7 Ways Your Mindset Could Keep You from Becoming a Writer
It’s been estimated that approximately 200 million people in the US want to be authors, but of those only a handful go on to do it. And that’s true whether you want to publish a book, write blog posts, get into copy writing, write articles for a living, or just write that family memoir you’ve been talking about for years.
What is the difference between people who say they want to become a writer and those who actually do it? Mindset.
I talk to a lot of people who want to become writers, and one thing that always jumps out to me is the way people think about the process. There are three types of people who want to become writers.
· Those who love to talk about becoming a writer, but never move toward the goal.
· Those who truly have a desire to become a writer, but fear of failure holds them back.
· Those who want to become a writer, and take the necessary steps to achieve their goals.
If you dream of telling your story, or writing that nonfiction book, there are seven ways your thinking can interfere with the process. Here are the mental obstacles you’ll need to overcome if you want to push past the limitations and finally become a published author.
1. Being All Talk and No Action
In order to become a writer, you have to write. While that may sound simplistic, there are many people who have a book or article in their head, but never actually sit down to write it. They love to tell people about their idea, but a writer doesn’t talk about their ideas, they put them on paper. This is the key difference between writers and those who want to write. If you are holding your ideas in your head, now is the time to sit down and write.
2. A Fear of Failure or Embarrassment
You make yourself vulnerable when you put your thoughts in a book or article, and that keeps many people from writing. After all, it opens you up to criticism or judgement from the people who will read your work. But writers understand this and are willing to take the risk. If you’re afraid of opening yourself up to other people’s opinions, you may not be ready to become a writer.
3. No Desire to Improve
Every writer can improve their craft, no matter how long they’ve been at it. But some people don’t want to put in the time or effort to become a better writer. These people often believe that their first draft can’t be improved upon or the article they jotted down on a napkin while having lunch at the local café will pass muster. In order to become a successful writer, you must practice. Start with small articles or blogs and then as you see success, go on to write larger pieces or books.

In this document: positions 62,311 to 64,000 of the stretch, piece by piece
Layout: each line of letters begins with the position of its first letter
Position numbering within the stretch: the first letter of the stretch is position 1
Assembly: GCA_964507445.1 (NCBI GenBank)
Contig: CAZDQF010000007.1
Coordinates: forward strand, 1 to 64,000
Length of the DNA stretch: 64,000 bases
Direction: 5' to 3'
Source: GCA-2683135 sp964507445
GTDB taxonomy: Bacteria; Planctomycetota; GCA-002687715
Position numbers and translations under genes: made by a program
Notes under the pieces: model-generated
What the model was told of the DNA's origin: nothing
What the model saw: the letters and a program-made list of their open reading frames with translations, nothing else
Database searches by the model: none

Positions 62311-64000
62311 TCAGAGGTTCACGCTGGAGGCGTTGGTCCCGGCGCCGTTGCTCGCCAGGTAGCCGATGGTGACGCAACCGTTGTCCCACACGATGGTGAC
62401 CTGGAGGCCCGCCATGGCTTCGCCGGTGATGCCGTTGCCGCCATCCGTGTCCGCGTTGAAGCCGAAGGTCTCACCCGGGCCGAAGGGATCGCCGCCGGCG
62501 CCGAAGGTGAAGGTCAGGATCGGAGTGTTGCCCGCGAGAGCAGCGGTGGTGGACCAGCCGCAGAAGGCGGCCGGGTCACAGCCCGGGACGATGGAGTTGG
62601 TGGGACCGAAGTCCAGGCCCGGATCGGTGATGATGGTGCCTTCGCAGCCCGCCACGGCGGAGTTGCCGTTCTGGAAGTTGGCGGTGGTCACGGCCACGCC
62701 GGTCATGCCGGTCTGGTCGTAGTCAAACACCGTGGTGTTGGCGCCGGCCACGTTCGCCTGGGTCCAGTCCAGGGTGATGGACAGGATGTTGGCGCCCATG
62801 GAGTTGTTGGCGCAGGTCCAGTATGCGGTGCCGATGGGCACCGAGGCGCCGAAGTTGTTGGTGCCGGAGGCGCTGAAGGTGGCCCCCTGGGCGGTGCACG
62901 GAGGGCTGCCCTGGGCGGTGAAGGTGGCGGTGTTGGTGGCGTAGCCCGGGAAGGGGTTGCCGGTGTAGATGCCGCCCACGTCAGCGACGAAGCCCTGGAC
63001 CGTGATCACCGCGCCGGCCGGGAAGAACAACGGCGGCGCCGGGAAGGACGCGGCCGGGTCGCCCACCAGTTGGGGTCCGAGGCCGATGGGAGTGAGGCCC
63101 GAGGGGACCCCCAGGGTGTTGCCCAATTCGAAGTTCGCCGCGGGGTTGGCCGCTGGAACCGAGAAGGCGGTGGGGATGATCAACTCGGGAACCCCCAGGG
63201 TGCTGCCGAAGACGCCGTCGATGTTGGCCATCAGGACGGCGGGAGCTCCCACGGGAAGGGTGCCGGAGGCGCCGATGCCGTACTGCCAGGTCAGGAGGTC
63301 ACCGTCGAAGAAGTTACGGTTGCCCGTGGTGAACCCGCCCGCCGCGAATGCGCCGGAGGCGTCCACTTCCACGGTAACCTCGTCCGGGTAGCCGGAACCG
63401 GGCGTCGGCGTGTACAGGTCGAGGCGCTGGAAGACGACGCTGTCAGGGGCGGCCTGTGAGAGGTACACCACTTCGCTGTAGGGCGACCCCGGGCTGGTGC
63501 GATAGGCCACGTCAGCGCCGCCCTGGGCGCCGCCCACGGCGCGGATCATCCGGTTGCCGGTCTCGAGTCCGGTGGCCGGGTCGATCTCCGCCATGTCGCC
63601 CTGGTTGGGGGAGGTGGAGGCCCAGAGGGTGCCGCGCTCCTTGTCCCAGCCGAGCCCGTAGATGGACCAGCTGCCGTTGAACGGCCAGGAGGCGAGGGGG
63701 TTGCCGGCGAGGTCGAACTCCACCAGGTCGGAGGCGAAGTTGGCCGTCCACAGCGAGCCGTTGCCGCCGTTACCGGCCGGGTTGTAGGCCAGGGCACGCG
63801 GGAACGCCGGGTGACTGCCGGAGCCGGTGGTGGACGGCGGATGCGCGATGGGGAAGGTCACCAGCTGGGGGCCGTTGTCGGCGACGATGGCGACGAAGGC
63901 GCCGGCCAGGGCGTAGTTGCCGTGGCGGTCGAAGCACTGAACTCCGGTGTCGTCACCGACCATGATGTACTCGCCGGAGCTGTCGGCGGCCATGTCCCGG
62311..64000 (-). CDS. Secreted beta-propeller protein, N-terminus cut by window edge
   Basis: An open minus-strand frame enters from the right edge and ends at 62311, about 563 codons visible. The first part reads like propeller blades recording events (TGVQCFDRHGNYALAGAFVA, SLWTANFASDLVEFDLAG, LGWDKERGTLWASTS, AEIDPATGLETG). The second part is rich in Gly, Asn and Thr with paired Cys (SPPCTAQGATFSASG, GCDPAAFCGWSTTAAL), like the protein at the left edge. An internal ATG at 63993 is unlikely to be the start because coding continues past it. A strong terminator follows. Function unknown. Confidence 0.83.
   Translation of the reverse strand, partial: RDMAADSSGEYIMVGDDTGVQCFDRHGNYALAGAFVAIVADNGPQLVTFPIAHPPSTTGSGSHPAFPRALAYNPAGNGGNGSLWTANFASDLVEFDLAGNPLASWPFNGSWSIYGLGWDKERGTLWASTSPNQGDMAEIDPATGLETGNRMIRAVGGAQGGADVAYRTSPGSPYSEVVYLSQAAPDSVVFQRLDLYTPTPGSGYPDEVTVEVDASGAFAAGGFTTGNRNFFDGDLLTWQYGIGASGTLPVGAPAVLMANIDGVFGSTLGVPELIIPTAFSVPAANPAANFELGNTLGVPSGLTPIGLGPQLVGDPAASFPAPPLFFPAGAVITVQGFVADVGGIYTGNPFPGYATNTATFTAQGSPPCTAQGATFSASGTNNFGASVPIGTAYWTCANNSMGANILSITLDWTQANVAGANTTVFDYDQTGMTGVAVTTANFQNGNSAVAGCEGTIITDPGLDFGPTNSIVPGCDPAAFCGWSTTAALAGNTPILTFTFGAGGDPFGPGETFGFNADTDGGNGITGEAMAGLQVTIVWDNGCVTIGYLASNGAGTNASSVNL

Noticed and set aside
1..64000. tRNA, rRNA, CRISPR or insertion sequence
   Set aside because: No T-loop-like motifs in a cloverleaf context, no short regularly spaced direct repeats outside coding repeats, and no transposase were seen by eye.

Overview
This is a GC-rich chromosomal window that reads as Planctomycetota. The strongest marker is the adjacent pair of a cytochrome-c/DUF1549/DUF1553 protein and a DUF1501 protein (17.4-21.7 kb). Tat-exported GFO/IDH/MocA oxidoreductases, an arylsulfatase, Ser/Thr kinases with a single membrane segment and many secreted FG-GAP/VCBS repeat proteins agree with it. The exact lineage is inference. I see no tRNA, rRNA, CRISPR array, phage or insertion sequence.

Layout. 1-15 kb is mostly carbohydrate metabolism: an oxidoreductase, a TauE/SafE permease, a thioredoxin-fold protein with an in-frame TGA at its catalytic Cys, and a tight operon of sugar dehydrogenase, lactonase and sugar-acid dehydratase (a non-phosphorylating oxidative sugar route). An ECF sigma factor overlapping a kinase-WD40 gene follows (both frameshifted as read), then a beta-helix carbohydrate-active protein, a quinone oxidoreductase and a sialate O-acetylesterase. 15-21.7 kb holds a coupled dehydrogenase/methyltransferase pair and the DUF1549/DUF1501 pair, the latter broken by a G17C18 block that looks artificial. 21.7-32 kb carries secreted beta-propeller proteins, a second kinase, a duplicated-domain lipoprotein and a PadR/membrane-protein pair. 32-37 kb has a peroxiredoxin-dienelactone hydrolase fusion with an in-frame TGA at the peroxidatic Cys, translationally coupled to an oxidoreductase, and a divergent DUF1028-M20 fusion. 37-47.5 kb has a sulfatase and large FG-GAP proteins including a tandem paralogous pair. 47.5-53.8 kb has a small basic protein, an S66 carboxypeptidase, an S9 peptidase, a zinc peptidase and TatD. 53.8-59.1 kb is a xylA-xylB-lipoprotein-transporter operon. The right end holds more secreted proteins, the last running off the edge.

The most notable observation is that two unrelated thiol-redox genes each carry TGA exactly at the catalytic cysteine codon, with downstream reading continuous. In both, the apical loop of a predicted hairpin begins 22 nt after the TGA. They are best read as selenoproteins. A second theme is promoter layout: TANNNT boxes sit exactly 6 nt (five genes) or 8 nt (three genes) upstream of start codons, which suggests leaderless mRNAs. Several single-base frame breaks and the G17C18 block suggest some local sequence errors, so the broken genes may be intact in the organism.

4. The Belief that Writing is Easy
Another hurdle for many new writers is the belief that writing is easy. This couldn’t be further from the truth. No matter if you’re writing an epic novel or a nonfiction book on a topic you know well, it’s not easy. Wellesley “Red” Smith illustrated this best in 1949 when asked whether writing a daily column was hard work. “Why no,” he said. “You simply sit down at the typewriter, open your veins, and bleed.”
5. A Tendency Towards Perfectionism
There are people out there who have written a great book, but they sit on it for years because they feel they can never get it to perfection. Here’s the deal, if you have perfectionist tendencies, they can both serve you well and hinder you as a writer. Yes, you need to put your best work forward, but on the other hand, if you are a true perfectionist, that work will never be good enough for you. So start putting stuff out there—now. Get it as good as you right now, learn from your mistakes, and then put something else out there. Don’t let the fear of a typo or awkward sentence keep you from becoming a writer.
6. A Lack of Knowledge
You wouldn’t attempt to repair a pluming leak without first watching a YouTube video or read an article about how to do it first, would you? In the writing world, there are rules to follow and if you’re new to the game, you have to understand those rules to achieve success. For example, if your goal is to become a freelance writer, you need to understand your earning potential before quitting your job to write full time. There are plenty of blogs to help you learn the business, books on the topic, and courses you can take. Do all you can to learn the publishing business before leaping in.
7. No Commitment to the Process
Most successful writers have a process and stick to it. For example, some writers commit to working four hours a day, while others can only write a couple of days a week. Some writers can only carve out time on the weekends for writing. Obviously, the more time you devote to writing, the faster you’ll become great at it, and the more work you’ll produce. But don’t despair if you only have a couple of days a week to write. The key is to create a process that works for your lifestyle and then stick with it.
Bonus Tip: There are plenty of tools to help you write. If you would like to learn about some free resources for writers, be sure to read my article, 10 Incredible Free Resources Every Author Should Know About.
These are seven of the most common obstacles new writers face when trying to perfect their craft and put their work out there. If you’ve been dreaming about writing, but haven’t yet started doing it, are any of these mindsets standing in your way?
Or maybe something else is preventing you from pursuing your dream of writing. If so, what is it? Leave me a comment below and let’s talk about it!